Despite this past weekend's chill, a freakishly warm February across much of the U.S. has caused flowers, trees and plants to bloom weeks early and also threatens to bring a whopper of an allergy season.
How early? In a large chunk of the U.S. from Texas to New York, spring arrived two to three weeks earlier than normal, according to data from the U.S. Geological Survey and the National Phenology Network. In Washington, D.C., spring was 22 days early.
The peak bloom of the iconic cherry blossom trees in Washington could be one of the earliest ever, perhaps as early as March 14-17, according to the National Park Service. The record earliest peak bloom, when 70% of the blossoms are open, was on March 15, 1990.
"Spring is springing. Flowering trees are starting to do their thing," National Mall and Memorial Parks Superintendent Gay Vietzke said last week. The weekend chill shouldn't affect the cherry blossoms, the Capital Weather Gang's Kevin Ambrose told the Weather Channel on Sunday. The cold, however, did kill many magnolia blooms this weekend, he said.
In Memphis, many of the city's trees and plants are about a month ahead of schedule, Rick Pudwell, director of horticulture at Memphis Botanic Garden, said recently.
And in New Jersey, the recent warmth has caused tree and shrub buds to start swelling early. However, any extended cold could still affect early-spring flowering trees, said Bill Zipse, regional forester for the state forest service.
Changes in the timing of spring can affect human health, bringing early-season disease-carriers such as ticks and mosquitoes, and an earlier, longer and more vigorous pollen season, the National Phenology Network warned. While a longer growing season can result in increased yields for some crops, it is risky because of the higher likelihood of plant damage caused by late frosts or summer drought.
Indeed, for allergy sufferers, the springlike warmth should trigger symptoms sooner than normal. “Much of the Southeast through the East Coast is looking to have increased levels of pollen this year due to the mild end of winter,” AccuWeather meteorologist Alan Reppert said.
A high concentration of tree pollen has already been reported in several cities in the Southeast, according to the American Academy of Allergy, Asthma and Immunology's National Allergy Bureau.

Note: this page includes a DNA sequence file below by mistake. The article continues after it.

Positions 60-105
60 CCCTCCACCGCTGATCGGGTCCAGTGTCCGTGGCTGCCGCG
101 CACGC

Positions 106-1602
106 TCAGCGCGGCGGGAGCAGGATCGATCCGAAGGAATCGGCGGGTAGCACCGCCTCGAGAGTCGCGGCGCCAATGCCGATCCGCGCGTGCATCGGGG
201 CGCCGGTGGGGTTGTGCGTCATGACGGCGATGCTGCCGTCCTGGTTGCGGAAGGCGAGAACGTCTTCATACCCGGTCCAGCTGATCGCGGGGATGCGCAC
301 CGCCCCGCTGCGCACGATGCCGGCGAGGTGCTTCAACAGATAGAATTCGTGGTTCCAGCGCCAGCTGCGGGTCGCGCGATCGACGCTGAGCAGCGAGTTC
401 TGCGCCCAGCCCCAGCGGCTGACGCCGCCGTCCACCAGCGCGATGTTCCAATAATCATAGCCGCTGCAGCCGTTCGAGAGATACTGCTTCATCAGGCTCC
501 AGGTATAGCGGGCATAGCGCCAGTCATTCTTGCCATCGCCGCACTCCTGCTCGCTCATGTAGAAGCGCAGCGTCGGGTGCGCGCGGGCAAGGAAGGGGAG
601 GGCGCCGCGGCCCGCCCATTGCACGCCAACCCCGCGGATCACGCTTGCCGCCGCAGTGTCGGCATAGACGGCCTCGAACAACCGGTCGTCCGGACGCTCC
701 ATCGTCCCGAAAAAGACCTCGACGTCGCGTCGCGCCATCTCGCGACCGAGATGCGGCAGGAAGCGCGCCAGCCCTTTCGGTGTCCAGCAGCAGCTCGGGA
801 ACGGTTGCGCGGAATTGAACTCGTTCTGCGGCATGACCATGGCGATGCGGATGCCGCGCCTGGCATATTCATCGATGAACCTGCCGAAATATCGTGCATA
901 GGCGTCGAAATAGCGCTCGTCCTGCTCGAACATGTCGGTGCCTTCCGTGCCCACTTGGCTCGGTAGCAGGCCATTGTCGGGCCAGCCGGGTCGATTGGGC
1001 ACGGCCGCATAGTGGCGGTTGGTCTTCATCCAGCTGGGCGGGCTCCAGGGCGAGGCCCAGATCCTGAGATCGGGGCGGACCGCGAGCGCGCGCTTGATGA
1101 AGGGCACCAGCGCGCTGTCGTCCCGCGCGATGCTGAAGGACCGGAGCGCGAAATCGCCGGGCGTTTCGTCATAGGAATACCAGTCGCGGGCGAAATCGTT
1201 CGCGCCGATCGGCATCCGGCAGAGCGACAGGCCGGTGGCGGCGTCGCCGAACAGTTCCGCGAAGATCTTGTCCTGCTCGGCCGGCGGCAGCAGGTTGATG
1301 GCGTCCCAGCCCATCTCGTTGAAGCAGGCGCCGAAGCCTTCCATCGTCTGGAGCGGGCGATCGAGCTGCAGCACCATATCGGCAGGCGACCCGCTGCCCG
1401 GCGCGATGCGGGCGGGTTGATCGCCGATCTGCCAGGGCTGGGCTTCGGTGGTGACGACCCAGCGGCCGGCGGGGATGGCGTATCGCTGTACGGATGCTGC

Reppert said the warm air that arrived in late February provided early growing opportunities for plants, which are causing the pollen season to be about 10-20 days ahead of normal in some areas.
The return of colder air might help mitigate conditions, he said, but it likely won't be enough to slow the spread of pollen fully.
Other potential impacts of the weird warmth include the early re-emergence of disease-carrying parasites and insects, such as ticks, fleas and mosquitoes,the (Cleveland) Plain Dealer reported.
The lack of cold this winter means that "many of our invasive pests that would be harmed if we had a normal winter will survive better," University of Maryland entomologist Michael Raupp told the Diamondback newspaper.
Warmer-than-average temperatures are forecast for much of the next two weeks, according to a forecast from the Climate Prediction Center released Saturday.
As for February, the month was truly one for the record books: Though final national numbers won't be available from federal scientists for a couple of days, what is known is that more than 270 cities and towns across the nation had their warmest February on record, according to the Weather Channel.
This year's unusual warmth is part of long-term trend due to man-made global warming: "We’ve known for over a decade now that climate change is variably advancing the onset of spring across the United States," the National Phenology Network said on its website.
This phenomenon has been documented around the world and is informally dubbed “season creep," Climate Nexus, a communication group, reports.
Contributing: Doug Stanglin, USA TODAY; Tom Charlier, The Commercial Appeal; James M. O'Neill, NorthJersey.com; The Associated Press